Each Seahawks pick analyzed: Search for a running back continues

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Seattle Seahawks head coach Pete Carroll repeatedly stressed this offseason how important it was for him to fix a rushing attack that saw his team get just one rushing touchdown from the running back position last season.

Throw in the numerous injuries the Seahawks have sustained in the backfield the last two seasons and it's no surprise that Seattle felt compelled to address the position early in the NFL Draft.

Seattle's selection of San Diego State running back Rashaad Penny should allow Carroll to feel much more comfortable about his stable of running backs heading into next season.

"I don't mind telling you this pick fires me up!" Carroll said Thursday night. "I am jacked about this pick. ... Let it be known this is an exciting pick."

Marshawn Lynch, Thomas Rawls, C.J. Prosise and Chris Carson have all missed a sizable number of games due to injury over the last three seasons that undercut the production from Seattle's backfield. Eddie Lacy didn't work out as a free-agent signing a year ago. Prosise was hurt for a second straight season. Rawls was dinged up at times and was ineffective, and Carson fractured his ankle in early October. The addition of Penny gives Seattle the NCAA leading rusher from 2017 and a player that returned eight total kicks - seven kickoffs and one punt - for touchdowns in his time at San Diego State.

"He had some really interesting analytics stats about him with durability and run after contact, run after first contact. He actually, of this group (of running backs), was first in both categories," general manager John Schneider said.

Penny's durability was absolutely a key factor to his selection as well given Seattle's recent history at the position.

"It was really an important element of his background and his makeup. It was great," Carroll said.

The focus on fixing the running game was further shown by the selection of tight end Will Dissly in the fourth round.

Dissly is a strong blocking tight end and pairs with Ed Dickson to significantly improve the line play of Seattle's tight-end group.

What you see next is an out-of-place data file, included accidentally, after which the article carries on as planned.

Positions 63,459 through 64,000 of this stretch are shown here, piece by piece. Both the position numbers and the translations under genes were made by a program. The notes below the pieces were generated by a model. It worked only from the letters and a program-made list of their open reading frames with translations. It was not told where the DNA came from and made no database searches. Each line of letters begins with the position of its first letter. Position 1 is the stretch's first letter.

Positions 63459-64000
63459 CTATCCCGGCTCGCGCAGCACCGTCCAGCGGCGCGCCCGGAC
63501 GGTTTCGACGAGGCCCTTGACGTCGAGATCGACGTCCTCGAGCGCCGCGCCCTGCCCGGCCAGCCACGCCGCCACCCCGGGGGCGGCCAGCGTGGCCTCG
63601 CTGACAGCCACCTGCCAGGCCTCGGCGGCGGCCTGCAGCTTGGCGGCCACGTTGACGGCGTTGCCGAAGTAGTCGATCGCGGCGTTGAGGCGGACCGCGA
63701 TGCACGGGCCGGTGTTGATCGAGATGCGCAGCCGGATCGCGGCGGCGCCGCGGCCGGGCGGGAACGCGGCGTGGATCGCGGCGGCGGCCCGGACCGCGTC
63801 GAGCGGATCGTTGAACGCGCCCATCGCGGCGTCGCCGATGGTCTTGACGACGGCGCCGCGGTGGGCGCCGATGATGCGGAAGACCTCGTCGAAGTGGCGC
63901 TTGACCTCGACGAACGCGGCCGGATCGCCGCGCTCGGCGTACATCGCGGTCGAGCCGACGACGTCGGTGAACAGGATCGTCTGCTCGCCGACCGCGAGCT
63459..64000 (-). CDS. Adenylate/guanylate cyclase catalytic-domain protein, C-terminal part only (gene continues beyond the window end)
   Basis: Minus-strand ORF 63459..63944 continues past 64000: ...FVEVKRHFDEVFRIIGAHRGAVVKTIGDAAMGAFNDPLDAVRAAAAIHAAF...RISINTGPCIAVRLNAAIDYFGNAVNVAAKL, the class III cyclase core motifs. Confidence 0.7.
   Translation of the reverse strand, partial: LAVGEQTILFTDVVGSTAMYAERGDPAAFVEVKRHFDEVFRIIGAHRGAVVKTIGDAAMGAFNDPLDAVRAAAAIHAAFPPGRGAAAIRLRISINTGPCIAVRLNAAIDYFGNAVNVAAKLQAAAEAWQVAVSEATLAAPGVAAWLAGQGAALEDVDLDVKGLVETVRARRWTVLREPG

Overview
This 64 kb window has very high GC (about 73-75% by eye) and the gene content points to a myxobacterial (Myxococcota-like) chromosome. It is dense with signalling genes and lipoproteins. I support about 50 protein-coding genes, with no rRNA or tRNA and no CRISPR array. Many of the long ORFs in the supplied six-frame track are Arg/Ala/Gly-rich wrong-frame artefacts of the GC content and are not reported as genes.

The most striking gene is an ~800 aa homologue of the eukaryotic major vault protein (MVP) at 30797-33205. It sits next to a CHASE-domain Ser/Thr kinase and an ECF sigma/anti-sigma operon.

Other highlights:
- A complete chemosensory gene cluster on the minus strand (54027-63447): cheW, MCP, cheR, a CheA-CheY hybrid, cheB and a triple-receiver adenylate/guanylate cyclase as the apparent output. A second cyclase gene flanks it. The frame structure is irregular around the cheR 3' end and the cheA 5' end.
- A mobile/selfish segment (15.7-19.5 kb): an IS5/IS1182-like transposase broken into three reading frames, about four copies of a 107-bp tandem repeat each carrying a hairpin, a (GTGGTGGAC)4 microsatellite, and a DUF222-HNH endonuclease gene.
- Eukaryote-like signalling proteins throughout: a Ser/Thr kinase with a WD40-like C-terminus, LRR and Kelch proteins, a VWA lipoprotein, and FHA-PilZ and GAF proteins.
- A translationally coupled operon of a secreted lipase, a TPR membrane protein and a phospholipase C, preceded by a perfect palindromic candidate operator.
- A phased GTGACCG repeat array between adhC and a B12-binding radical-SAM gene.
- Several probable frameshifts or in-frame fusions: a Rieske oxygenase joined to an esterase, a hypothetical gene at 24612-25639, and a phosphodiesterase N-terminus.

"It was right on the mark, it was exactly what we hoped to do," Carroll said.

Likewise, adding some help to their defensive end spot had become a real priority this offseason. Michael Bennett was traded to the Philadelphia Eagles in March. Cliff Avril's career remains in jeopardy due to a neck injury. Frank Clark has just one year left on his rookie contract before he can hit free agency. And while Dion Jordan had four sacks in five games last season, he missed a pair of games due to injury and remains one misstep away from a second year-long suspension.

With only Marcus Smith, Barkevious Mingo and Branden Jackson in reserve as rotational pass rushers, adding to the team's pass rush was vital.

To fill that void, Seattle took USC defensive end Rasheem Green with their third-round pick.

Schneider said he believes Green was available to them in the third round due to medical concerns about his knee from other teams. However, the team believes that it's not something of serious concern.

"We brought him in (for a visit). Our doctors were able to put their hands on him twice, gave him a great exam up here and then he was able to spend some extra time with our coaches and stuff, get to know him even better than we did," Schneider said.

The issue stems from an injury sustained in high school. However, he played his entire career at USC and didn't appear to be significantly hampered.

"He has a very solid durability grade so we're excited about that," Schneider said.